Blog November 23, 2015

Black Friday & Cyber Monday Web Fiascos

Thanksgiving is just days away! Do you know what that means? No, not turkey or football. SHOPPING! Thanksgiving weekend is the biggest shopping weekend of the year and more customers turn to the online route. Experiencing a security, stability, or accuracy issue can make or break this “Superbowl” of the online business world. This post takes a look at a few of the more memorable issues in recent history.

Some very unhappy customers
One of the more dreaded and classic examples is the website outage.  In one 2011 case, a large global retailer had a down website for more than 3 hours on Black Friday. Customers had trouble logging in, empty shopping carts, and experienced broken checkout pages. When they were  finally able to get on a functioning site, most items were already sold out. These disappointed customers turned to social media and online forums to vent, creating a loud and lasting PR problem for the retailer.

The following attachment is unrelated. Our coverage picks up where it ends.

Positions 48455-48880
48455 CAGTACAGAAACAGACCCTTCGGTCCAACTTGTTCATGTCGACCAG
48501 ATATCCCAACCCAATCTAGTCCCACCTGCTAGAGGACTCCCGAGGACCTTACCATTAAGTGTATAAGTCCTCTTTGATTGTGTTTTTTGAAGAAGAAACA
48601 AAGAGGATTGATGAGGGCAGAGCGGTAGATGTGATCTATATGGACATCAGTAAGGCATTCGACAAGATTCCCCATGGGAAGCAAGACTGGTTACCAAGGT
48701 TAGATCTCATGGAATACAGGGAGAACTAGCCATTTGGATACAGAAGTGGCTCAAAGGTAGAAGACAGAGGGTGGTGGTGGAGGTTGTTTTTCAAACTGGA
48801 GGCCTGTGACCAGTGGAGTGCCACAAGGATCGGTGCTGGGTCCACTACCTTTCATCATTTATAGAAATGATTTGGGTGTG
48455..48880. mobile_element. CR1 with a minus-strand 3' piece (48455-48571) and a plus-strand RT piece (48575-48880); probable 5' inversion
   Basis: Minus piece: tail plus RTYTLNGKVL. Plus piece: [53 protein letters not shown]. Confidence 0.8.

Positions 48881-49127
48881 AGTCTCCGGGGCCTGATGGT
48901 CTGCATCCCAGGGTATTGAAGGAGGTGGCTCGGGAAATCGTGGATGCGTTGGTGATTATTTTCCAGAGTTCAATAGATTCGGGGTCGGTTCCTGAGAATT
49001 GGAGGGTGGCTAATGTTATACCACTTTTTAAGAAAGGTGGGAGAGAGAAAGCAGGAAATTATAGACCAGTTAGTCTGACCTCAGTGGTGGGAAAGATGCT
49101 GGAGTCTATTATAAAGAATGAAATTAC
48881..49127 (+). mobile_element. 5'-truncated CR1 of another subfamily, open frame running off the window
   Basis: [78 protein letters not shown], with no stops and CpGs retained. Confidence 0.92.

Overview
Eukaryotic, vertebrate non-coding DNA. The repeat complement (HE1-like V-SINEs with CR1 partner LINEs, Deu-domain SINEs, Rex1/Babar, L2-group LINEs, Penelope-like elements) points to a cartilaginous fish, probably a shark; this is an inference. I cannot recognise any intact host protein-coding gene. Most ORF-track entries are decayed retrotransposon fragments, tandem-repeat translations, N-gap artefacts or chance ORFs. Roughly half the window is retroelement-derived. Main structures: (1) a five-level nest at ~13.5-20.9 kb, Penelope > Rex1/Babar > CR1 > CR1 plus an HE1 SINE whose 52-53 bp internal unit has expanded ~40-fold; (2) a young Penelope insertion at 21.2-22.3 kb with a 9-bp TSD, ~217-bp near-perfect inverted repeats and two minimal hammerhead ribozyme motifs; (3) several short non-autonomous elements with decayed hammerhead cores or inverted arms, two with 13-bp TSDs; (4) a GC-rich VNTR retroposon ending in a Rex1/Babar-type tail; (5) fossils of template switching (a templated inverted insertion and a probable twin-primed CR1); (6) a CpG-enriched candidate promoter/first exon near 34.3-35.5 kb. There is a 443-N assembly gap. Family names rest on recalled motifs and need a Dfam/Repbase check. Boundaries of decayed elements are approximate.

A sale that’s a little too good to be true
Another well-known e-tailer experienced a glitch in their price comparison software in 2014. Because of the glitch, thousands of products were available for sale for just pennies. Many of the products were shipped before the problem was even uncovered. This not only affected the e-tailer, but the many small businesses that supplied most of these items because the e-tailer did not provide compensation.

A run on the bank
A Scottish Bank had many problems one Cyber Monday in 2013. A computer glitch resulted in many of their customers’ bank accounts being emptied. Unaware of the problem, some of these customers overdrew their accounts while shopping for the holidays. The glitch also affected ATM machines and the bank’s mobile app. Not only did this affect Cyber Monday shopping, it affected customers’ ability to put food on the table.

Website on a rampage
Another large retailer oversold items at Black Friday prices on their website one year, but their inventory could not support the number of items sold. To make up for this problem, they compensated customers with inventory at the sale price when the items were back in stock. Unfortunately, the damage was already done because these items were needed as timely holiday gifts.

With online shopping increasing each year, it is critically important to maintain a site that can handle big fluctuations in activity, and do so accurately. If you’re uncertain about your site’s reliability & scalability or experience unexpected issues when the rush hits, feel free to contact us. Happy Thanksgiving and happy shopping!

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